Like last year’s Agents of S.H.I.E.L.D. premiere, Tuesday past’s Season 3 opener made a strong showing for Marvel’s li’l orphan spinoff, cementing more than ever the show’s ability to tell its own compelling MCU tales without the aid of any name-brand heroes. Still, the current TV landscape more and more highlights the challenges of an outmoded 23-episode season (particularly as Marvel’s slate grows increasingly crowded), and it’s practically tradition that episodes following a premiere slow down considerably.

That’s what gave “Purpose in the Machine” such surprising momentum for the third year’s second hour, not only confirming to the team within minutes that Simmons was indeed alive on the other side of the monolith, but even rescuing her by the hour’s end. Movement like that might easily have been stretched over the course of a half-season, and the always welcome return of Peter MacNicol as disgruntled Asgardian Elliot Randolph could just as well have carried us an episode, by virtue of his chemistry with the team.

Clearly, there’s still plenty more story to tell, between the six months* or so Simmons spent on the surface, any changes to her current mental state, and likely some sort of return to said alien world, but it’s still a refreshingly brisk turn, handled with some impressive visual flair. Iain de Caestecker put in extremely strong work lamenting Simmons’ absence last week, and seeing the two reunited made for a very sweet and satisfying emotional payoff.

*Coulson rightly notes that Simmons could have died, or ventured anywhere over such a lengthy stretch of time, a dangling plot point smartly covered by the inclusion of a flare that drew her back to the original site.

"I've seen bigger monoliths. Just saying."

On the other side of that coin, and I’m sure to risk some fan ire in saying this, but Ward honestly may not have much of a place within Agents of S.H.I.E.L.D. anymore. I can understand the hesitation to lose Brett Dalton from the cast, and admire the restraint in keeping his return past the premiere, but the idea of developing a new branch of Hydra feels notably thin, likely padding out the season, and all before taking into account limitations of a TV budget. The modern version glimpsed in Age of Ultron featured some impressive tech, along with a charismatic, visually interesting leader, and the idea of placing generic TV actors with casual wardrobe into drab, empty sets in which to drive sports cars doesn’t feel worthy of the namesake.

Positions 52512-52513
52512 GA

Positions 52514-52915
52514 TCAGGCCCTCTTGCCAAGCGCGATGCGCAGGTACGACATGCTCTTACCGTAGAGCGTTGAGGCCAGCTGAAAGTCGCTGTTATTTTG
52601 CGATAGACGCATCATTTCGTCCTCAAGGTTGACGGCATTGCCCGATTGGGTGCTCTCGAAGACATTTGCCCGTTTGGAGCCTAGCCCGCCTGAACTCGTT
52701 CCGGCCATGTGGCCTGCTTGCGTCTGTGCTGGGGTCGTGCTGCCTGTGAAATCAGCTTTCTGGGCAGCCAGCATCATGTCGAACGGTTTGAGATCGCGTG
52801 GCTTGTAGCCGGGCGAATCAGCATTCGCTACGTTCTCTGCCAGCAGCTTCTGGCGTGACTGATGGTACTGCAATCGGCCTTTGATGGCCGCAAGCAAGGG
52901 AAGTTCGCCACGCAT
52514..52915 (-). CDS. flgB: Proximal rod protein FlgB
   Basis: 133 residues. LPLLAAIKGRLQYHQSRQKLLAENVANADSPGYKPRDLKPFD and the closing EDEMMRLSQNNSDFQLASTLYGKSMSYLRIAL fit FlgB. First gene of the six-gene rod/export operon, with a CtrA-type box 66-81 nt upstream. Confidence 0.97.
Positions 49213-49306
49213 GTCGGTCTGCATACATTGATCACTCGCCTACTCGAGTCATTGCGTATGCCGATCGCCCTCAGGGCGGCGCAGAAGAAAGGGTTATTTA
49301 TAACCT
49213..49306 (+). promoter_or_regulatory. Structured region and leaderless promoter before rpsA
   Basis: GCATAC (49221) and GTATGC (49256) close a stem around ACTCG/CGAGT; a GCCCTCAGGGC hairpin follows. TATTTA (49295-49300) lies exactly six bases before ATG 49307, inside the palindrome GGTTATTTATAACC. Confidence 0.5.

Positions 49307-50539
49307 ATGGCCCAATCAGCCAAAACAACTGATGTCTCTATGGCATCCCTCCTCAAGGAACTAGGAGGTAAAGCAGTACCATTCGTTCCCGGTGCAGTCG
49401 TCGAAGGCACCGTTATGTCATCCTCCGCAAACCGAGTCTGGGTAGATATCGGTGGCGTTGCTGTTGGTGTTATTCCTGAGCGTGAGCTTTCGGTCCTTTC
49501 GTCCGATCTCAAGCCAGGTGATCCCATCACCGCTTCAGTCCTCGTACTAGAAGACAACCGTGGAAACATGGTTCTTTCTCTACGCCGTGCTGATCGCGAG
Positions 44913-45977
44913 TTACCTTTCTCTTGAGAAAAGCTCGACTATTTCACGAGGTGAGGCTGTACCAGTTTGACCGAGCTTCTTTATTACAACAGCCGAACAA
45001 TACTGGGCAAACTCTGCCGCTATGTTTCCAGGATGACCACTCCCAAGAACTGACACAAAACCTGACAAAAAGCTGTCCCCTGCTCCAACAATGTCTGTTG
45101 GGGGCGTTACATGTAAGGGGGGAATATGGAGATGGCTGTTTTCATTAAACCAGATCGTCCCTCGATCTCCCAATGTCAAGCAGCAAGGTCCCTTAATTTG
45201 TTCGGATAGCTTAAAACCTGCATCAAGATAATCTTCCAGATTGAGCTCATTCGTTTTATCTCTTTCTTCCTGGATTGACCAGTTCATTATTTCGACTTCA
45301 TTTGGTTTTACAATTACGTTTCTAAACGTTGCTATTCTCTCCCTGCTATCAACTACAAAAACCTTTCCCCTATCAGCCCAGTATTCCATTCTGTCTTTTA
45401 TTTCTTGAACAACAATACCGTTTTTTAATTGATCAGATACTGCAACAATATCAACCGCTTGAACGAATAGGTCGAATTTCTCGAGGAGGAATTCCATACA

Even Bill Paxton’s Garrett Walker noted his disinterest in following Hydra brand to the letter, and Agents of S.H.I.E.L.D. has long proven itself better served with its own stories, rather than emulate something we’ve seen done better on the big screen. Why Ward seemed so intent on rebuilding an organization that did him few favors remains suspect as is, though recruiting Strucker’s son at least adds an interesting wrinkle* into an otherwise flat story. Gotta beef that boy up, though. Cut that hair.

*Worth noting, Wolfgang von Strucker actually did have a son named Werner von Strucker in the comics, and if Ward’s Hydra resurgence serves to introduce us to the MCU Fenris twins, so much the better.

Cut off one head, three bikini babes take its place.

Catching up with May fared a bit better in sowing seeds for the season to come, even if the idea of bringing in one of her parents (the always-wonderful James Hong) or dwelling on her past felt particularly familiar. On the plus side, at least, paring her with Hunter made for a few good quips, and the likelihood of folding their story into the Ward/Hydra angle feels much more compelling than either individually.

I brought up the idea of dated 23-episode seasons to prepare for the notion that Agents of S.H.I.E.L.D. may not leave as much to talk about week to week, depending. Still, bringing back Simmons so soon is a huge move for an already-strong season, and a chance to see Elizabeth Henstridge playing a more traumatized, distinguished iteration of the character next week is more than enough incentive to tune in.


  • Bringing back Blair Underwood’s Andrew Garner served primarily to set up the coda of Strucker Jr. taking his class, though he did drop the first utterance of “Secret Warriors,” and help establish Daisy’s transformation into team leader.
  • Apart from Thor movies dipping into the Viking ages (or earlier), is the 1839 opener the farthest we’ve seen the MCU dipping back in time?
  • Speaking of Thor, lot of Dutch angles this week, no? Don’t get me wrong, visual flair works in Agents’ favor, it’s just a noticeable shift.
  • Were the writers poking fun at their own first season’s ubiquity of S.H.I.E.L.D. logos? Points for meta humor!
  • “He’s got a lot going on for him.”
  • +5,000,000 “aww” points for the reveal of both Fitz, and Simmons having returned through the portal.

Agents of S.H.I.E.L.D. will return next week with Tuesday’s “A Wanted (Inhu)man.” Stay tuned for more this weekend from New York Comic-Con!

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